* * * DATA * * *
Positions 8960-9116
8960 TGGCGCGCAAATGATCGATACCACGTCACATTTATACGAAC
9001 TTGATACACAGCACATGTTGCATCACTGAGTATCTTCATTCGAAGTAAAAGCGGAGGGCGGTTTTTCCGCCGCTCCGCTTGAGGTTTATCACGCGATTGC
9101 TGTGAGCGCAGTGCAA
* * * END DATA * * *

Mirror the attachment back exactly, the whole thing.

Positions 8960-9116
8960 TGGCGCGCAAATGATCGATACCACGTCACATTTATACGAAC
9001 TTGATACACAGCACATGTTGCATCACTGAGTATCTTCATTCGAAGTAAAAGCGGAGGGCGGTTTTTCCGCCGCTCCGCTTGAGGTTTATCACGCGATTGC
9101 TGTGAGCGCAGTGCAA